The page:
Sunday, May 20, 2018

Species (1995) ***

Awards season is over, so what's a guy to watch? How about a schlocky B-movie from the mid-'90s that looks like it's from the '80s? I was scrolling through my HBONow account, and they offered up “Species.” One thing about HBONow that sucks but is also kind of awesome is that they don't make personalized recommendations or offer film ratings. They treat all the movies on their site equally, which opens the door to watching some truly trashy films. I read the description of this movie, and frankly, they had me at “alien seductress.”

Ben Kingsley plays Dr. Fitch, a government researcher. He has combined human and alien DNA to create a hybrid creature called Sil. Sil looks human,but she has grown into a teen in a matter of months. When Fitch's team tries to “end the experiment” by killing her, Sil uses her superhuman strength to escape. On the run, Sil morphs into a fully-mature woman in the form of model Natasha Henstridge. Eager to reproduce her alien DNA, Sil hits L.A. looking for a mate.

Fitch, meanwhile, assembles a team to hunt Sil down. Alfred Molina and Marg Helgenberger play Drs. Stephen Arden and Laura Baker, a couple of scientists. Michael Madsen is Lennox, a government assassin, and Forest Whitaker rounds out the team as Dan, an empath who can partly read Sil's mind.

Take a moment to get your mind around that cast list. How did a cheap movie about a half-naked, horny, alien seductress land such a classy, all-star cast? Between them, Kingsley and Whitaker have almost as many prestigious acting awards as this movie has nude scenes, and the rest of the cast are no slouches, either. If you look closely, you may also recognize Michelle Williams at the beginning of the film as young Sil.

It's that inexplicable cast that makes this film more than it should be, even if some of them look like they aren't sure why they are there. Kingsley looks to me like he is ready to fire his agent, although if you ask me, it's Whitaker who has the most to complain about. He gamely recites the most ridiculous lines without irony. His character can read minds, but all he does is state the obvious. When the team see the first video footage of Sil in her mature form, as smokin'-hot model Natasha Henstridge, Dan says “She looks nice.” When the team walks into a train car with a dead body and an empty, alien cocoon, Dan's first impression is, “Something bad happened here.” Dan's observation when the team find Sil's car parked next to the curb, with an empty gas gauge and the door hanging open? “She walked.” He helpfully points in the direction the car is pointing. “She walked that way.” This stuff is unintentionally hilarious!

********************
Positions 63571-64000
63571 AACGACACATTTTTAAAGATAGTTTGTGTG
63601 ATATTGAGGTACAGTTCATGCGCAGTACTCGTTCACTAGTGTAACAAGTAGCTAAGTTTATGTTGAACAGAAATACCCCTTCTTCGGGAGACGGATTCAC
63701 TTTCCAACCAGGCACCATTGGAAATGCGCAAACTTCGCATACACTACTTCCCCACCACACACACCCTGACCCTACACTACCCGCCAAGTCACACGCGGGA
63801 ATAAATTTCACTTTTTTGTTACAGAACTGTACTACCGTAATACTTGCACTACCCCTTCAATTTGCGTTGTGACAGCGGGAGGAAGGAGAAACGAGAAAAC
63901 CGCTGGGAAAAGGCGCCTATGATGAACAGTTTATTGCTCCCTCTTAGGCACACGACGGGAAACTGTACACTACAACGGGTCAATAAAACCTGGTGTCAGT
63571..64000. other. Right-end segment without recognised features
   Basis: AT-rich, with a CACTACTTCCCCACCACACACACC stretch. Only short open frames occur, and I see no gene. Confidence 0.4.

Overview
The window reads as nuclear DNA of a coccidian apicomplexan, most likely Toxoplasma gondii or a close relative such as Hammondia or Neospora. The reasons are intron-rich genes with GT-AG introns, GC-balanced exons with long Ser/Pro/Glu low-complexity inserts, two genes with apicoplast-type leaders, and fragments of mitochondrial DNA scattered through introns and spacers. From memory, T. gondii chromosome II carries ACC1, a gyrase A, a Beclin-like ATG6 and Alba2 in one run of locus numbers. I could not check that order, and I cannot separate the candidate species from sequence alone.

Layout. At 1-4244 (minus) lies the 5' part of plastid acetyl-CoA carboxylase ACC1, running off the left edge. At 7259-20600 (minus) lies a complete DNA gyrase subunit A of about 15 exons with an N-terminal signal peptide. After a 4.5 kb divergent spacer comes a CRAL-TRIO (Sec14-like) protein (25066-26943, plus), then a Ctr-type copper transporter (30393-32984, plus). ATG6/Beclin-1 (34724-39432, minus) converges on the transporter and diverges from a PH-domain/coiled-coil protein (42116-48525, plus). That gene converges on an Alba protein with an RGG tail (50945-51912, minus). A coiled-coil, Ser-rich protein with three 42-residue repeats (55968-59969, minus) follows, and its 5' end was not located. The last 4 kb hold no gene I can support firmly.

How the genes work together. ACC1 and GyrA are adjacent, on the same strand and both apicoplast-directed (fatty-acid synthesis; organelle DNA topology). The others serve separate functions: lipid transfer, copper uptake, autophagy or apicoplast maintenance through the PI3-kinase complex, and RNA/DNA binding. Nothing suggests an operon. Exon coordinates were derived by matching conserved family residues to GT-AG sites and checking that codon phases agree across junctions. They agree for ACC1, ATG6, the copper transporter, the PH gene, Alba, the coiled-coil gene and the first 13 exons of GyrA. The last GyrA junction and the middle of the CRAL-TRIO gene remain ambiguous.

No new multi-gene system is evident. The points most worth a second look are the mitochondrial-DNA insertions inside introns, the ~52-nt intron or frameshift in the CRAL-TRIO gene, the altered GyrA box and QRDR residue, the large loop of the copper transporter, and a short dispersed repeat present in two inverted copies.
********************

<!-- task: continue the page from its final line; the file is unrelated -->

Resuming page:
Otherwise, “Species” is standard B-movie fare, with a lame plot, a handful of naked breasts, and special effects that are remarkably cheesy for 1995. I mean, by the mid-'90s, you almost had to TRY to get special effects that look this rubbery and retro. As a viewer, though, you really have no right to complain. Just based on the movie poster and a brief summary of the film, you know what you are signing up for here.

To get back to the difference between HBONow and Netflix, there's simply no way I would have watched this on Netflix. You might be tempted by a picture of a scantily-clad babe or keywords like “alien seductress,” but when Netflix tells you a movie is only a 36% match with your tastes, chances are you will be too ashamed to hit Play. With HBO's lack of a ratings system, trashy movies are shame-free! You can totally convince yourself that the movie might be good, and feel bad about it afterwards. In the case of “Species”, it actually wasn't as bad as it could have been. If you are looking for something trashy but fun to watch on your HBO account, “Species” might be the movie for you.

3 stars out of 5

Sunday, May 13, 2018

Die Hard (1988) ****1/2

This movie is really part of the canon at this point. It's such a classic of the action genre that it seems ridiculous to write a review of it, but I re-watched it the other day, and there are some things I noticed about it. Warning: The second half of this review contains major spoilers.

Bruce Willis plays John McClane, a New York cop visiting his estranged wife in L.A. over the Christmas holiday. Holly McClane, who has gone back to calling herself Holly Gennaro, is a successful executive with the Nakatomi corporation. John arrives at the Nakatomi skyscraper during the company Christmas party, just in time for the place to be attacked by a machine-gun toting squad of terrorists. Led by Hans Gruber (Alan Rickman), the gunmen take everyone hostage and start working on the company vault. John escapes to the upper reaches of the building and does what he can to interfere with their plans. He gets a radio and communicates with a cop on the outside, Sgt. Al Powell (Reginald Veljohnson), and he disrupts Hans's plans in spectacular fashion.

If you are one of the few people in the Free World who hasn't seen “Die Hard,” then you really need to stop reading now and just go watch it. In the modern, action-movie era of machine-guns, muscles, and explosions, “Die Hard” is one of the greats. Bruce Willis's mix of humor and intensity have aged better than the schtick of most '80s action heroes. He is a much more believable hero than Schwarzenegger or Stallone. Every great hero is only as good as his nemesis, and Alan Rickman is stellar as Hans. At one point in the movie, Hans pretends to be American, which means you have a British actor pretending to be a German pretending to be American. Rickman doesn't do a GOOD American accent, which he is probably perfectly capable of. He does the kind of American accent that a character like Hans, improvising in the moment, might do.